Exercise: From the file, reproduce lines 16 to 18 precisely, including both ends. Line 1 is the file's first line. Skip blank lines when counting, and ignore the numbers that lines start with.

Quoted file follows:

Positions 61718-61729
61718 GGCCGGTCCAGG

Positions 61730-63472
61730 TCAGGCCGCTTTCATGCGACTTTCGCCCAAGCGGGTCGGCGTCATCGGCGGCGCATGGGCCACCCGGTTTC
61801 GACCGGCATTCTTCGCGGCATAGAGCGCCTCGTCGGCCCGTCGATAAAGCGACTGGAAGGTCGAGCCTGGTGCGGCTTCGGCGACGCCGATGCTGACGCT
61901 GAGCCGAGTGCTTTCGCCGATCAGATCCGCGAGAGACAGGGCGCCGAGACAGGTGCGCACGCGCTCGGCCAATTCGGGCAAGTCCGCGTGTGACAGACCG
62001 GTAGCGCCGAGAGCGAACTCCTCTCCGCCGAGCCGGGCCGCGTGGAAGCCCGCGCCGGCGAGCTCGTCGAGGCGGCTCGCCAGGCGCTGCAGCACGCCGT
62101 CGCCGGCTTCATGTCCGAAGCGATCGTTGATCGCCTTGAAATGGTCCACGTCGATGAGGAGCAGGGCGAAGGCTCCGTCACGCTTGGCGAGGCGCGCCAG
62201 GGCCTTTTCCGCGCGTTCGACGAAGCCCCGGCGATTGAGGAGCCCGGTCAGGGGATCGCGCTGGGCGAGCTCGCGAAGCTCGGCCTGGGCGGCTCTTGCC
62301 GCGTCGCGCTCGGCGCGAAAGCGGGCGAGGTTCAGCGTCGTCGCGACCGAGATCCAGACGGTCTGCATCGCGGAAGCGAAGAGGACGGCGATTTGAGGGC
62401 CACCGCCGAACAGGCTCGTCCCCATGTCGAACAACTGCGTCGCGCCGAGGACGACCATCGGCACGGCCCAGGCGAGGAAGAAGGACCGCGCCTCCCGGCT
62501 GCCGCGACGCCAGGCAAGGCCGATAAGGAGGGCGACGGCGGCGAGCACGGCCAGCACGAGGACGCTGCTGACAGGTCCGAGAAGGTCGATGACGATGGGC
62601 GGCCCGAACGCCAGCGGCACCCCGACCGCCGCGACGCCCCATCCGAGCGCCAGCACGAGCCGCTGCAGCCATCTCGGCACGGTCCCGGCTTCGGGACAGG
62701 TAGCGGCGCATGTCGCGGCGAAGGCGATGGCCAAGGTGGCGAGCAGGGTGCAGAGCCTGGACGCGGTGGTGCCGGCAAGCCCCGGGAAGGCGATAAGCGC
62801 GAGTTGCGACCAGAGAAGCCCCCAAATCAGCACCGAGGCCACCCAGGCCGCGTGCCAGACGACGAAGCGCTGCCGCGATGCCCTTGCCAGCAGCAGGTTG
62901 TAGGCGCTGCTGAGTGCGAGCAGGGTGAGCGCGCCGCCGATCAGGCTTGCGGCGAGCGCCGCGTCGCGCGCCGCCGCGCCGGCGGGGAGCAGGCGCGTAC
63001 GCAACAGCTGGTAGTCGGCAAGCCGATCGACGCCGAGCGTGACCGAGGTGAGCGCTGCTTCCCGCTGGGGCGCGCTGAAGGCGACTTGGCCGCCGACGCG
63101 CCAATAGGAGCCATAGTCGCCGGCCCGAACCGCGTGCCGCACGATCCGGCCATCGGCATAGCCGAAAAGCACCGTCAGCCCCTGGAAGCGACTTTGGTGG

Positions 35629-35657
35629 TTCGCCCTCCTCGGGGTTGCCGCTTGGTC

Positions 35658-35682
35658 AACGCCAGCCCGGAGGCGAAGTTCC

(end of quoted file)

62901 TAGGCGCTGCTGAGTGCGAGCAGGGTGAGCGCGCCGCCGATCAGGCTTGCGGCGAGCGCCGCGTCGCGCGCCGCCGCGCCGGCGGGGAGCAGGCGCGTAC
63001 GCAACAGCTGGTAGTCGGCAAGCCGATCGACGCCGAGCGTGACCGAGGTGAGCGCTGCTTCCCGCTGGGGCGCGCTGAAGGCGACTTGGCCGCCGACGCG
63101 CCAATAGGAGCCATAGTCGCCGGCCCGAACCGCGTGCCGCACGATCCGGCCATCGGCATAGCCGAAAAGCACCGTCAGCCCCTGGAAGCGACTTTGGTGG